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1 August 2003 Conserving Bird Biodiversity: General Principles and their Application
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Conserving Bird Biodiversity: General Principles and their Application.—Ken Norris and Deborah J. Pain [editors]. 2002. Cambridge University Press, Cambridge, UK. xiii + 337 pp., 26 figures, 7 tables, 2 appendices. ISBN 0-521-78949-4. $38.00 (paper). ISBN 0-521-78340-2. $100.00 (cloth).

Conserving Bird Biodiversity provides succinct and well-written summaries of most of the major topics of interest in avian conservation. Authors of the 12 chapters provide numerous specific examples from the world literature to nicely illustrate most of the points made.

In the first chapter Michael W. Bruford provides a very brief and selective overview of the levels and patterns of biodiversity, including subspecies concepts and evolution. Unfortunately, this chapter is among the weaker, failing to devote enough space to this huge topic to be very useful.

Collin Bibby discusses the social values of birds; for example, the economic value of ecosystem services and birdwatching. These practical arguments will be of great value to those who must justify bird conservation actions to those outside the conservation arena.

Les Underhill and David Gibbons touch on many of the familiar methods for mapping and monitoring bird populations, although I was surprised to see no reference to the Christmas Bird Count (Bock and Root 1981, Studies in Avian Biology 6:17–23) or Breeding Biology Research and Monitoring Database (Martin et al. 1997, BBIRD Field Protocols, University of Montana, Missoula, Montana). The section on indicators could have been much more thorough, given the importance and controversy of this concept in conservation biology.

A chapter by Georgina M. Mace and Nigel J. Collar and another by Andrew Balmford nicely cover many approaches to species and spatial prioritization, both of which are central to efficient strategic conservation action. The experience and leadership of European ornithologists in this arena deserves study and attention.

Ben D. Bell and Don V. Merton provide a number of examples and more detail than many chapters regarding critically endangered bird populations and their management. Rhys E. Green also provides some detailed thought processes and examples for diagnosing causes of population declines and selecting remedial actions.

Larger scale issues such as climate change and disease are addressed by Deborah J. Pain and Paul F. Donald in their review of pandemic threats to bird biodiversity. Unfortunately, only the briefest overviews of these huge topics are provided.

Population viability analysis and behavior-based models for predicting the impact of environmental change are briefly addressed by Ken Norris and Richard Stillman. The usefulness and limitations of these approaches are illustrated with a few examples.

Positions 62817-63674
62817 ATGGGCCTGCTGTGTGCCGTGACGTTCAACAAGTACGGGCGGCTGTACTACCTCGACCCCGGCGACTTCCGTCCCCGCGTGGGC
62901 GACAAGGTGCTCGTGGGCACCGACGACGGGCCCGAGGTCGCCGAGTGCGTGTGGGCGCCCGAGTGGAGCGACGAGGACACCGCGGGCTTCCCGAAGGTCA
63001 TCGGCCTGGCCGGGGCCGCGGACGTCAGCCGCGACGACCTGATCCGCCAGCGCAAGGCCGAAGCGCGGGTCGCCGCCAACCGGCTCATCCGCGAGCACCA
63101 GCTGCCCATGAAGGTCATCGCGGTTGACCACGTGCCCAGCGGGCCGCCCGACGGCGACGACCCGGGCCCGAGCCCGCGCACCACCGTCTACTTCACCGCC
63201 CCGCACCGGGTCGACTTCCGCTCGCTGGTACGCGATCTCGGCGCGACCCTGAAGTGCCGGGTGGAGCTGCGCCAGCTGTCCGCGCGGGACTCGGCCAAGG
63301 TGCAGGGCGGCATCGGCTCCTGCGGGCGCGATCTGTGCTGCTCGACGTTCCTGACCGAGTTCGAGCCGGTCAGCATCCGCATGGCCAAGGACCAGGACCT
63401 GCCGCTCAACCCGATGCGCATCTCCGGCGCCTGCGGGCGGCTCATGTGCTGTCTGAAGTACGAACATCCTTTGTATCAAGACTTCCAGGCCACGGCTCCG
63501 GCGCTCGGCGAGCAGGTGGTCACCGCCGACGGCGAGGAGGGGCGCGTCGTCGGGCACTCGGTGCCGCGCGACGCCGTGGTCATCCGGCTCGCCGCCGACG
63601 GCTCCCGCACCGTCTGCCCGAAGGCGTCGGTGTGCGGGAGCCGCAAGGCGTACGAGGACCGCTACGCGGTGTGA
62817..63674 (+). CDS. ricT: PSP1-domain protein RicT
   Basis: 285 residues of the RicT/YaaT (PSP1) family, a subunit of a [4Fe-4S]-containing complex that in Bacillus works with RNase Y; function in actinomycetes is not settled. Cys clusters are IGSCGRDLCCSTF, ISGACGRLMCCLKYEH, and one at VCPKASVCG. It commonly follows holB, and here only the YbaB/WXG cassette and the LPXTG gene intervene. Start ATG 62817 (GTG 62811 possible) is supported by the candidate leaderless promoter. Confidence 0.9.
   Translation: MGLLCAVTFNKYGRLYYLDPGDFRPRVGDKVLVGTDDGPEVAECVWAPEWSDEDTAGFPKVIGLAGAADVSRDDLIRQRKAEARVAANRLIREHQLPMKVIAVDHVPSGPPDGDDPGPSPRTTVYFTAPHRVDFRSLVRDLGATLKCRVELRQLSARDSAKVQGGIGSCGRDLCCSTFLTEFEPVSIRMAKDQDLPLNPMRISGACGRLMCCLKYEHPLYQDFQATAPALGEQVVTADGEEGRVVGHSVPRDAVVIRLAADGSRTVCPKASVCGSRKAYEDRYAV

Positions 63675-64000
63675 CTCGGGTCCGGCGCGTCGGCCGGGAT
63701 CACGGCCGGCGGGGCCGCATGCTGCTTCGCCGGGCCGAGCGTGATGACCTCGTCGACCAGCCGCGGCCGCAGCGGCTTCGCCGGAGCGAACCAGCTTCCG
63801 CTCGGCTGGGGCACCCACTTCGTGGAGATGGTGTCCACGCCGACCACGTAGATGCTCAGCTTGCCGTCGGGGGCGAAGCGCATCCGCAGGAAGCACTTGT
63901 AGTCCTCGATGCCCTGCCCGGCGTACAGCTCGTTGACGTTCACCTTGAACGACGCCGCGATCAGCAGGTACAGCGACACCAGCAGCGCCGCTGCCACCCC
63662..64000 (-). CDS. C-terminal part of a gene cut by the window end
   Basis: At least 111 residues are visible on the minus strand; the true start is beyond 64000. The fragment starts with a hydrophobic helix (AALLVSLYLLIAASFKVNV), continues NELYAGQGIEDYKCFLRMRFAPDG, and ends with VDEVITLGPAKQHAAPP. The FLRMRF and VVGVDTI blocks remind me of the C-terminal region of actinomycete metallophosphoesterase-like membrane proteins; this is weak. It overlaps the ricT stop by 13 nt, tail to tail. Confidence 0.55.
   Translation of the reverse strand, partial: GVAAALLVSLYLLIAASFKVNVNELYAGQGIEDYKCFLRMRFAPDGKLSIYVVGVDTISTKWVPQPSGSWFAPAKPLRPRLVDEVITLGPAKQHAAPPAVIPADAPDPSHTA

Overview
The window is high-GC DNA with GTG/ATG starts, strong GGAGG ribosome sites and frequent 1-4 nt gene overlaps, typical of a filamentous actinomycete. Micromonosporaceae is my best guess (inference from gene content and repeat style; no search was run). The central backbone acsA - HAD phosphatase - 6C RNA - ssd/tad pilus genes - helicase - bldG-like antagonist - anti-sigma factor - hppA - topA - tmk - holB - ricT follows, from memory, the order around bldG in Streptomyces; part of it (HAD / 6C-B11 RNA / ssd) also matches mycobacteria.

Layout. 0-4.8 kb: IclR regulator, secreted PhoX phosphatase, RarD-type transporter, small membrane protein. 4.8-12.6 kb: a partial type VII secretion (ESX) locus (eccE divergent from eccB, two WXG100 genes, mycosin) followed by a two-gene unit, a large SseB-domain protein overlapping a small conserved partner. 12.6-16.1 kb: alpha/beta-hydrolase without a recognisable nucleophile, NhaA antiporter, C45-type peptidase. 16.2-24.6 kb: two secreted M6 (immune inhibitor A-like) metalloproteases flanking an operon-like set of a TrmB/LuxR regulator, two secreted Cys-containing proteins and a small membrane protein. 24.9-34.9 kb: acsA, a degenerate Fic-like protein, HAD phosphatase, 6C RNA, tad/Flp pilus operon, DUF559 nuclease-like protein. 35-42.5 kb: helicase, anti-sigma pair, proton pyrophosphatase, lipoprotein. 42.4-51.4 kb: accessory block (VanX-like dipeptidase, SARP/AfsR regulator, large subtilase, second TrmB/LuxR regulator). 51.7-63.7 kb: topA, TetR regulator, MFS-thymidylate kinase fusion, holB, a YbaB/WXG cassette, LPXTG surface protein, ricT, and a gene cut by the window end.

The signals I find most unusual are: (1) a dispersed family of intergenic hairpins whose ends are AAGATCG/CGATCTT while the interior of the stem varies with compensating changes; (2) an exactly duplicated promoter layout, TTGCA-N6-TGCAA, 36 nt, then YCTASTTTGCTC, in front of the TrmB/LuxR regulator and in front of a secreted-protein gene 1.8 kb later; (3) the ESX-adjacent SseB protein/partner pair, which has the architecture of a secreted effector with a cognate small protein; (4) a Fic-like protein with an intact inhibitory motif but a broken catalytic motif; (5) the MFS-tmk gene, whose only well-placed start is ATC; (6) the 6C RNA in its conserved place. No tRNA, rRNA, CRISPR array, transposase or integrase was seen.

Paul Opdam and John A. Wiens provide an excellent overview of fragmentation, habitat loss, and landscape management, including particularly lucid descriptions of various concepts. Their predictive tools for planning purposes is a most useful summary, and I would like to have seen analogous sections from the other authors.

I found the chapter on the interface between research, education, and training by Leon Bennun to be of least value to me, although the author pointed out that this chapter largely is a case study of personal experiences in Kenya rather than a global overview. Readers in developing countries may find much more of value here than I did.

The final chapter by Gerard C. Boere and Clayton D. A. Rubec on conservation policies and programs affecting birds provides an excellent summary of international conventions and treaties, with many examples from throughout the world. If we are to conserve bird biodiversity globally, many more conservation biologists need to understand and become involved in this arena.

I see two minor shortcomings. Several of the chapters begin with similar introductory paragraphs on avian biodiversity and conservation concern. The editors should have consolidated this material into a single location in the preface or introductory chapter. Also, the level of detail varies among chapters, with some authors providing numerous examples from the literature, tables or figures, while other authors only skim the surface. Certainly more complete treatments of every topic in this book can be found in other books or major papers.

But these imperfections do not detract from the great value of this book in providing a single source reference for the stated topic. With over 900 references, 17% of which are from 2000 or later, Conserving Bird Biodiversity is a valuable comprehensive reference for everyone interested in bird conservation. But further, because birds are arguably the best-understood group of terrestrial vertebrates, the numerous processes that have been developed for their conservation should be of considerable value to those working for the conservation of other terrestrial vertebrate taxa. For those of us in the New World, the great number of examples and references from the Old World will provide an immediate enrichment to our background and understanding.

TERRELL D. RICH "Conserving Bird Biodiversity: General Principles and their Application," The Condor 105(3), 608, (1 August 2003).
Published: 1 August 2003

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